Austria will become the first European country to make Covid-19 vaccination compulsory for adults in February, Chancellor Karl Nehammer said Sunday, acknowledging that it was a “sensitive topic”.
Nehammer, a conservative who took office in December, said those who didn’t comply would face a hefty fine.
“We will decide on compulsory vaccination as planned. It will come into force at the beginning of February” for adults, he told a news conference.
Since plans for compulsory jabs were first announced last year, Austria has seen impassioned debate both in parliament and beyond on the issue.
To date 71.5 percent of eligible Austrian residents have had their jabs — several percentage points below many of the country’s EU neighbours.
Nehammer acknowledged the decision covered “a totally sensitive topic” but said it followed careful consideration.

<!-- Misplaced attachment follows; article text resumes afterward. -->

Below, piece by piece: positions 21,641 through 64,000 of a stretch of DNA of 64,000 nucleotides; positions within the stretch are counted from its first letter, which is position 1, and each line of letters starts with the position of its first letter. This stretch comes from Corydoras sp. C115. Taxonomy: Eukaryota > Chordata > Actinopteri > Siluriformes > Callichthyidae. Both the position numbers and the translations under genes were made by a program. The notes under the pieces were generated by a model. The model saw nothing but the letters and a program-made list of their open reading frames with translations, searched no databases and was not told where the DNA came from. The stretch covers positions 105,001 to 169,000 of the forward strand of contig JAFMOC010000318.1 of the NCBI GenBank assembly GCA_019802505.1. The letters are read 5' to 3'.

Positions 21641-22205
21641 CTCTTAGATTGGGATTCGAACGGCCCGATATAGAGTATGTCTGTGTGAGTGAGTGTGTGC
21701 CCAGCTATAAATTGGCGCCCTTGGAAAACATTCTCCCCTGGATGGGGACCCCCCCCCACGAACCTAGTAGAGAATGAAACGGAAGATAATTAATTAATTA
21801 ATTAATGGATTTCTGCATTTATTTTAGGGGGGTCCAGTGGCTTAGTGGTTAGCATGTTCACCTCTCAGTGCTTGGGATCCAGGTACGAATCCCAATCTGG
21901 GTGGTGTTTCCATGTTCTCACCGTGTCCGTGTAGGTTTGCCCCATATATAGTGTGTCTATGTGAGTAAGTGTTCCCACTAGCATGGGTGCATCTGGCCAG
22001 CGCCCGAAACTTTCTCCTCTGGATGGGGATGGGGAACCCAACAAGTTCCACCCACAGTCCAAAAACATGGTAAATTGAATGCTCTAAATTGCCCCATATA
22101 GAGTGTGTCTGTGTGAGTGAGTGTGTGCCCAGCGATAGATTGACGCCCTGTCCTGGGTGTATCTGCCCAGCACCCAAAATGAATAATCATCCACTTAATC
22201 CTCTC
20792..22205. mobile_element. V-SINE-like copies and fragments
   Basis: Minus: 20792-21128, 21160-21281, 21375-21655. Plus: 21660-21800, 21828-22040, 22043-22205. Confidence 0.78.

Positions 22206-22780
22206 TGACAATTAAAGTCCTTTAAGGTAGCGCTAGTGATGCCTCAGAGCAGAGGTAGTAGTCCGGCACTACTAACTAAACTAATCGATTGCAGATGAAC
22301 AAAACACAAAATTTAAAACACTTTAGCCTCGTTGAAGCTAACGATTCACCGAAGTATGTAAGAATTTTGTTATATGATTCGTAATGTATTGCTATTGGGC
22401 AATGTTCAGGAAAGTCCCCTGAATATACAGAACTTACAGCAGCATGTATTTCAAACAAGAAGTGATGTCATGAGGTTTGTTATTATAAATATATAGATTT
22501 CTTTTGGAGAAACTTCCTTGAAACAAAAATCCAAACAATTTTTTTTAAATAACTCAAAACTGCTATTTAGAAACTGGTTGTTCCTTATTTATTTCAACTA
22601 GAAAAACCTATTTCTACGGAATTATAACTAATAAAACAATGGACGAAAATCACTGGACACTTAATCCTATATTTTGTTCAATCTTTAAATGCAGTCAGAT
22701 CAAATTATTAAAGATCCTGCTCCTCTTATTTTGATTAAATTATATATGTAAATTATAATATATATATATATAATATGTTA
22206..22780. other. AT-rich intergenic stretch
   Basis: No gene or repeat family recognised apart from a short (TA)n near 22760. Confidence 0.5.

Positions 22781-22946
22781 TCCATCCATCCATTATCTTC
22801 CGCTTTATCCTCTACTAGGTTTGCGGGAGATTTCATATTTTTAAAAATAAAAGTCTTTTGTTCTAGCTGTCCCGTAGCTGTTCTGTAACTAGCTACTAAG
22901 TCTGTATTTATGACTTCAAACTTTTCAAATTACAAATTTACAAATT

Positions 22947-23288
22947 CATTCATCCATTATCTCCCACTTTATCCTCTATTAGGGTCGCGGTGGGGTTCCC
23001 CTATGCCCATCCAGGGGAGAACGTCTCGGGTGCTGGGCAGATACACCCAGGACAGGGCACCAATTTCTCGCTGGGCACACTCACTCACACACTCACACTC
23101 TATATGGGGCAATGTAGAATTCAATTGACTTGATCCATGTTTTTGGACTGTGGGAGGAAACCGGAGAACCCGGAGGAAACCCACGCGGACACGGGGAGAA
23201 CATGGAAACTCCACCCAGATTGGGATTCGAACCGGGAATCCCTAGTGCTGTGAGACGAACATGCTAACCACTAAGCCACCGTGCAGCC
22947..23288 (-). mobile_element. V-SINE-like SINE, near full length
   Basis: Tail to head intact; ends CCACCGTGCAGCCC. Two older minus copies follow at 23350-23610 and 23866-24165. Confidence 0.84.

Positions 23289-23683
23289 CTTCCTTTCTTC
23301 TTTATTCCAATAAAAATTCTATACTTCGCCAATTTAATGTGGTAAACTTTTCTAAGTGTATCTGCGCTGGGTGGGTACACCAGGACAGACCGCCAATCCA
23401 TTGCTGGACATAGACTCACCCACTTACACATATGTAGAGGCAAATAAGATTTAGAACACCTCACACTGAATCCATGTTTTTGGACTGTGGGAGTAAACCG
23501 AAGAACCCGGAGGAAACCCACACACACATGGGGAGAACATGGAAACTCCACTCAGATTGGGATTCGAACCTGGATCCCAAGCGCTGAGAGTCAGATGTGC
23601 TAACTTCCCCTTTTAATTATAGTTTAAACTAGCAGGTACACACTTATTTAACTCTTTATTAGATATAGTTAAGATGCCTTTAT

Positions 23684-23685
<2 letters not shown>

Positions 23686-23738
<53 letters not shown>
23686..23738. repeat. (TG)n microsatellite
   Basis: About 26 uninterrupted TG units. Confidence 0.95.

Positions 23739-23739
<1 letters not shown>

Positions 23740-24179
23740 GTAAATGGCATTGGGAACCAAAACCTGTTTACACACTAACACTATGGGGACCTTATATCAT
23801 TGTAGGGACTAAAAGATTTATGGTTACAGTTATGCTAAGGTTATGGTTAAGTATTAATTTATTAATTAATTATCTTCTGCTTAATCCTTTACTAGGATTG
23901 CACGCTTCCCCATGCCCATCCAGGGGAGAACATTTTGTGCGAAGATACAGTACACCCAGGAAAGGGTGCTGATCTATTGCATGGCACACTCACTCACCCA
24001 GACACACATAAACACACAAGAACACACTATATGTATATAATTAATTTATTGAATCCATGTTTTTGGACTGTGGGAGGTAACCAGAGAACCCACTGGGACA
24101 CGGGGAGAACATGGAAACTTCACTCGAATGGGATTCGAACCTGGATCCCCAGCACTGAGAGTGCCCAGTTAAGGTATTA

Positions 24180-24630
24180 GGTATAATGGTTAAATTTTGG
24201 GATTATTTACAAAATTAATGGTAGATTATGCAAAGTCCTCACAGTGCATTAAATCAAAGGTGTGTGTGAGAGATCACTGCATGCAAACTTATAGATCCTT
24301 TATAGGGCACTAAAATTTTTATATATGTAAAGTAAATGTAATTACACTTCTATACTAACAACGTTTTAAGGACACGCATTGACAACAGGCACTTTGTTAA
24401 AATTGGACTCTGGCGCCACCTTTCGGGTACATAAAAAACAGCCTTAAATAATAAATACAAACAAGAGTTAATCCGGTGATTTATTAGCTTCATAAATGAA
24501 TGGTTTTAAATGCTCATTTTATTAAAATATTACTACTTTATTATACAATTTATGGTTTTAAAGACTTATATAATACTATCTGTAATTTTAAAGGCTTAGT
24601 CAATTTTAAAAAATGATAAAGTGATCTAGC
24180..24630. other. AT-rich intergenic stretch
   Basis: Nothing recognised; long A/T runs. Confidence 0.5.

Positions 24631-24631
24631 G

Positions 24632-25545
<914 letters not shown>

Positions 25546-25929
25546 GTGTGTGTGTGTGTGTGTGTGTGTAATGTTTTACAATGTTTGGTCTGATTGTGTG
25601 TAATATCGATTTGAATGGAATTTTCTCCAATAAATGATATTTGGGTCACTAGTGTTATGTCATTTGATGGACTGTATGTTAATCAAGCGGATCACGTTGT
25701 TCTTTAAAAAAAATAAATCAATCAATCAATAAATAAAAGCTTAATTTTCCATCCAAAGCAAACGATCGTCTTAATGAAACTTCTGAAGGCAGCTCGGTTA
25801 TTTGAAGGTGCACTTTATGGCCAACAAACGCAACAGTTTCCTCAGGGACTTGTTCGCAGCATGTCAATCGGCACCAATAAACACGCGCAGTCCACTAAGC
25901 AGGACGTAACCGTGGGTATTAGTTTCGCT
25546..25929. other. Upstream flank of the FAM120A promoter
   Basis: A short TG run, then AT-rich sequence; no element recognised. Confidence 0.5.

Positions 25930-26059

He warned that after an “entry phase” for the policy, restrictions would be “tightened accordingly” in mid-March on those holding out against the jab, including fines of between 600-3,600 euros ($684-$4,100).
Saturday saw some 27,000 people demonstrate in Vienna against the measure which opponents dub an attack on personal freedoms.
On Thursday Parliament is due to pass into law a bill which initially was set to cover all people from 14 upwards but now will cover adults only.
Exceptions will be made for pregnant women and those who can show they have a medical exemption.
The government has widespread support for a policy which only the far-right is opposing.
Austria has to date seen almost 14,000 Covid-related deaths and 1.4 million cases in a population of some nine million.
Compulsory vaccinations against Covid remain rare worldwide, though Ecuador, Tajikistan, Turkmenistan, Indonesia and Micronesia have introduced such schemes.